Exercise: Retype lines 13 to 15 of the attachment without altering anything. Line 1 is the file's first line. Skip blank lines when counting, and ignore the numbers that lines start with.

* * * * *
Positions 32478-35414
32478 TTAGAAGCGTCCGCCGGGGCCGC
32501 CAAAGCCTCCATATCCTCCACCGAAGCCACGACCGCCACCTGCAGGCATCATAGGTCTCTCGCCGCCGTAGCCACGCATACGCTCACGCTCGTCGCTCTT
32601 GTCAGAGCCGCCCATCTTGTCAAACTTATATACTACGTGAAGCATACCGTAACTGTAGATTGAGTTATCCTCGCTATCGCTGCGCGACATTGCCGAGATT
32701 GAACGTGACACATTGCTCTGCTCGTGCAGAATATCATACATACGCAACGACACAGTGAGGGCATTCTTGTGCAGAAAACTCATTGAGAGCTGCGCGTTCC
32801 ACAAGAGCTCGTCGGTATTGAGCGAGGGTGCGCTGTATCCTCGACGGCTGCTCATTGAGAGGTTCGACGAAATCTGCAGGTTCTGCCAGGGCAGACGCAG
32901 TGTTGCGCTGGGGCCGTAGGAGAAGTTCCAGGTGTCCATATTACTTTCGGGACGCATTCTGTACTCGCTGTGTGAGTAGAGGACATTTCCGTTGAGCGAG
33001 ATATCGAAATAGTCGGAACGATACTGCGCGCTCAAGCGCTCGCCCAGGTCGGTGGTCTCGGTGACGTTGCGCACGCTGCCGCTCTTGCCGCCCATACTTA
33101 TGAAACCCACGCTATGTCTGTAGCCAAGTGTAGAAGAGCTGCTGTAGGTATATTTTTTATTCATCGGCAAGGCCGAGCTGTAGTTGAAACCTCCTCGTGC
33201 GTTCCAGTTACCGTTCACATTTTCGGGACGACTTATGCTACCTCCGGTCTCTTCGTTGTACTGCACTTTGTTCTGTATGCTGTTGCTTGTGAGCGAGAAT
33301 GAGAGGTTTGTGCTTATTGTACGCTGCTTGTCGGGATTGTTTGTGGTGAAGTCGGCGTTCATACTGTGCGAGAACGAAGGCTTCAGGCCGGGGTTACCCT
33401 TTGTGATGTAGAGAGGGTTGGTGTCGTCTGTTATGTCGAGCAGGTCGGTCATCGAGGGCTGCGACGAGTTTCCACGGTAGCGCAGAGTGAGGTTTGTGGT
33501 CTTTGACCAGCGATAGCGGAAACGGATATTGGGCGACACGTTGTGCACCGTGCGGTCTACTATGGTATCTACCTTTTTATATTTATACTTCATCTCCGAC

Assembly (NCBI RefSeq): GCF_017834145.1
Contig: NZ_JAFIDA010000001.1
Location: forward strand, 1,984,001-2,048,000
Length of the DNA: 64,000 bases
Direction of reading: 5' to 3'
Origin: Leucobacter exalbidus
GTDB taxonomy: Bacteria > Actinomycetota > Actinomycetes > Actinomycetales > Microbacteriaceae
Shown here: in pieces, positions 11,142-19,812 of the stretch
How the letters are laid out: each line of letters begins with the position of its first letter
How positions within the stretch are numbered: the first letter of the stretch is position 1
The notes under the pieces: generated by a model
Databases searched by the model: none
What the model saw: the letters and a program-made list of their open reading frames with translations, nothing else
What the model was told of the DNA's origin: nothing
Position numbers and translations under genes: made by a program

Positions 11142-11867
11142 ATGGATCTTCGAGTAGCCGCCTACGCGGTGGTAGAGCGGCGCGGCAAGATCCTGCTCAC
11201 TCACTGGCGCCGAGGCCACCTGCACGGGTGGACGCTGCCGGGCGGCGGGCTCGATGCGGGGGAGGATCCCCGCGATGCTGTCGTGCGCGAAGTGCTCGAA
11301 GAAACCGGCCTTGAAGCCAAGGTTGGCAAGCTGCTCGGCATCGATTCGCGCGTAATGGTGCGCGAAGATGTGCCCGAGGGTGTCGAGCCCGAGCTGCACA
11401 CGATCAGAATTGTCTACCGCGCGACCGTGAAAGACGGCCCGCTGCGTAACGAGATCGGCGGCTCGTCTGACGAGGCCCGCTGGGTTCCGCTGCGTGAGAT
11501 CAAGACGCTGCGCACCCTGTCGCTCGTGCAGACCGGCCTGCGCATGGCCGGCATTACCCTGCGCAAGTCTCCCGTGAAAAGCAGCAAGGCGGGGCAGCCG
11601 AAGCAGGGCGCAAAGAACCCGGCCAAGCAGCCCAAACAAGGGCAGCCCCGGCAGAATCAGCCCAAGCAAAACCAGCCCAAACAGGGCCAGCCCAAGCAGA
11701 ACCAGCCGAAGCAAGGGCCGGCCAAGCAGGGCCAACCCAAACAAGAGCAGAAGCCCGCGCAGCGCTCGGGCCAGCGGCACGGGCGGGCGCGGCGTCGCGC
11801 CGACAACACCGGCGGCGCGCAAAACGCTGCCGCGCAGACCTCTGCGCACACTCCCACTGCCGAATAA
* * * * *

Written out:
33501 CTTTGACCAGCGATAGCGGAAACGGATATTGGGCGACACGTTGTGCACCGTGCGGTCTACTATGGTATCTACCTTTTTATATTTATACTTCATCTCCGAC

Assembly (NCBI RefSeq): GCF_017834145.1
Contig: NZ_JAFIDA010000001.1